Jhuti v Royal Mail Group Limited – employee awarded over £100,000 in damages following successful whistleblowing complaint

29th November 2022

Jhuti v Royal Mail Group Limited – employee awarded over £100,000 in damages following successful whistleblowing complaint


Ms Jhuti was employed by Royal Mail from September 2013 until she was dismissed in October 2014. During her employment she made a number of protected disclosures to her line manager about a colleague she suspected of breaching Royal Mail’s rules and the requirements of its regulator. Her line manager responded by questioning Ms Jhuti’s understanding of the rules and requirements and forcing her to retract her disclosures and admit she had made a mistake. Her performance was monitored weekly and she was subjected to intensive performance targets. Ms Jhuti complained to HR but nothing was done and following further stressful meetings she complained to HR that she was being bullied and harassed because of the disclosures she had made. She subsequently went on sick leave and raised a grievance. In response she was offered (and rejected) a year’s salary to leave her employment.

An independent manager was appointed to review the case but not the grievance. The manager was not made aware that Ms Jhuti had made the protected disclosures and was not informed of the evidence relating to this but was aware that she was upset about something. Ms Jhuti’s manager did disclose during the investigation that Ms Jhuti had made complaints about improper conduct but had withdrawn these.

Genuinely believing that she was a poor performer, the independent manager decided that she should be dismissed for that reason.

As a result of being subject to such treatment, Ms Jhuti suffered from work-related stress which escalated to severe depression and anxiety as well as post-traumatic stress disorder.

Tribunal and Supreme Court Decision

Following a 7 year legal battle, the Supreme Court found that Ms Jhuti had been automatically unfairly dismissed as well as being subject to detrimental treatment by her employer because she had made the protected disclosures.

In previous hearings, it had been held that there could be no automatic unfair dismissal where the decision-maker did not know about and could not be motivated by the protected disclosures. However, in these specific circumstances, the Supreme Court disagreed. It relied upon the common sense approach that “legal technicalities shall not prevail against industrial realities and common sense”.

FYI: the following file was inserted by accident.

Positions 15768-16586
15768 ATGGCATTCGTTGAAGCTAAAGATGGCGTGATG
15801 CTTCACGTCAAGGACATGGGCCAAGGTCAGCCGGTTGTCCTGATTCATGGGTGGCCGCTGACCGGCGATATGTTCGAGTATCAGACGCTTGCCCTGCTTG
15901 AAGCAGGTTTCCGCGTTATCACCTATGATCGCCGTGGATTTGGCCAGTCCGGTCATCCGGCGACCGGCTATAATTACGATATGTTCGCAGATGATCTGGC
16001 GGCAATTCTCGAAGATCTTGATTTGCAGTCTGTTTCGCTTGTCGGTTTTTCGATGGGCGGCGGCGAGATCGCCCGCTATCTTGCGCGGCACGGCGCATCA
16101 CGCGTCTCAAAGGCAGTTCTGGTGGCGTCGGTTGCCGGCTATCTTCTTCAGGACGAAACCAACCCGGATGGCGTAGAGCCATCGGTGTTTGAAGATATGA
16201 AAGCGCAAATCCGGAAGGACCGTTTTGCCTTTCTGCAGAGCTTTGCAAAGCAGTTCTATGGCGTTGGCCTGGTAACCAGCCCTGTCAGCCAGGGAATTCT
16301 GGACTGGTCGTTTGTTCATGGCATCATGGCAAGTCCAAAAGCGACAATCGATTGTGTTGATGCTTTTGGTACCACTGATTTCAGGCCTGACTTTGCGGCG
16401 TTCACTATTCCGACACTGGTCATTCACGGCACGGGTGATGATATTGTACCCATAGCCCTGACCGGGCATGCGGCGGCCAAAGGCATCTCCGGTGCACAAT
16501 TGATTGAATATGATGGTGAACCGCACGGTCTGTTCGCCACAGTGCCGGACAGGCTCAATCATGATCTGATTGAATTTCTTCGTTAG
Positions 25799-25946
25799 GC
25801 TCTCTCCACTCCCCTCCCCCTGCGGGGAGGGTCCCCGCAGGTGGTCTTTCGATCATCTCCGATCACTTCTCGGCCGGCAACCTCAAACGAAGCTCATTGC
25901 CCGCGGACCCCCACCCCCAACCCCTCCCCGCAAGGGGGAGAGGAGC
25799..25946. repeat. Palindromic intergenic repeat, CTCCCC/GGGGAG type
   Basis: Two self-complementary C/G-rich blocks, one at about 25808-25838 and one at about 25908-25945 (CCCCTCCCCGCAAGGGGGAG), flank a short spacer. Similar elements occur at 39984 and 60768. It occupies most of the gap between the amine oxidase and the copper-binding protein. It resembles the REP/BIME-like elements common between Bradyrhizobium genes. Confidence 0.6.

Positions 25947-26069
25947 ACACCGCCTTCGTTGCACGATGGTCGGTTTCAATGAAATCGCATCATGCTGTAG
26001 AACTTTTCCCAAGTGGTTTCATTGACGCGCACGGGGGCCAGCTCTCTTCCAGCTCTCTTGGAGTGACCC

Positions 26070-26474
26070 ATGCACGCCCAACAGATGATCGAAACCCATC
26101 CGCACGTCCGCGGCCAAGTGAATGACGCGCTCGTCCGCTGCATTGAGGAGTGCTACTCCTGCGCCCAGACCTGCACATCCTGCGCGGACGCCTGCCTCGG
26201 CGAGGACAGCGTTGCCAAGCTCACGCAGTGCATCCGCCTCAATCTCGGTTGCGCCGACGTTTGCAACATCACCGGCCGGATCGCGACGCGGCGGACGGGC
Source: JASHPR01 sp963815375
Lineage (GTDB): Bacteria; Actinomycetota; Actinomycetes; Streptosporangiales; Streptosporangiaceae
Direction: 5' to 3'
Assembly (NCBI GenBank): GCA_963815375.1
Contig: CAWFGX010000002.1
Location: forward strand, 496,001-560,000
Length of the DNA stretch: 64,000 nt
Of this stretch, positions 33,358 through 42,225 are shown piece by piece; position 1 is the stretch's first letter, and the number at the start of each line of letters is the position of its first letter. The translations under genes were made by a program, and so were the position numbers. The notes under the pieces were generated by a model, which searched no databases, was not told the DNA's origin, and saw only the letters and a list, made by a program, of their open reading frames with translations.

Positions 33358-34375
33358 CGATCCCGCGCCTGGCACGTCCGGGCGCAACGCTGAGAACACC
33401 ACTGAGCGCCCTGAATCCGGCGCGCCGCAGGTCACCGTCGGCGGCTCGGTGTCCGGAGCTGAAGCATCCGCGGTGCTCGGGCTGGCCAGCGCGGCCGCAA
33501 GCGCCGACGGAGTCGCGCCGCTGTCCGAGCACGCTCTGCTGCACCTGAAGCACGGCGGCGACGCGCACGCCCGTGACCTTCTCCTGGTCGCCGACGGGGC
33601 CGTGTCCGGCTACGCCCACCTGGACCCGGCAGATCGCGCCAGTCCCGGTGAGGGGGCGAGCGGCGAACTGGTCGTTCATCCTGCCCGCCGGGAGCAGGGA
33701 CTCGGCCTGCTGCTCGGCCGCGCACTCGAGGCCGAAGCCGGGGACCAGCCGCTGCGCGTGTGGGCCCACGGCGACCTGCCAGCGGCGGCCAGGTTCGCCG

The Supreme Court made it very clear that if an employee is dismissed on grounds invented by someone more senior than him or her in the business, that person’s true reason for acting as they did will be the real reason for the dismissal. This will be the case even if the decision to dismiss was made by another person acting in good faith on the invented grounds.

The Employment Tribunal awarded Ms Jhuti £109,065. The award was made up of personal injury (£55,000), injury to feelings (£40,000) and aggravated damages (£12,500). The Tribunal found that Royal Mail’s treatment of Ms Jhuti has “destroyed [her] life”.

What should businesses consider?

This case is a reminder of the importance for employers of following a clear and transparent decision-making process and that they should train managers who carry out investigations. Whilst for “normal” unfair dismissal claims compensation is capped at one year’s salary, there is no such limit for successful whistleblowing claims. The following should be considered:

  • When dismissing an employee, employers should ensure that the reason advanced is sufficiently backed up by evidence and stands up to scrutiny.
  • HR should ensure that the person deciding whether to terminate an employee’s employment has access to all the relevant information. This may include information about disclosures that an employee has raised with a line manager even if the allegations were withdrawn or not fully investigated.
  • The decision-maker must probe appropriately to test the veracity and reliability of evidence produced. Here the decision-maker relied on the line manager’s evidence of poor performance and passing remarks about withdrawn allegations about another employee’s conduct and did not sufficiently probe this.
  • Even if an employee is unwell, a decision-maker should consider testing the version of events provided by a line manager by offering the employee the opportunity to provide comments by phone or email if they are not able to attend in person.

If you would like to discuss any of the above matters please contact one of our Employment experts on 0161 832 3434.

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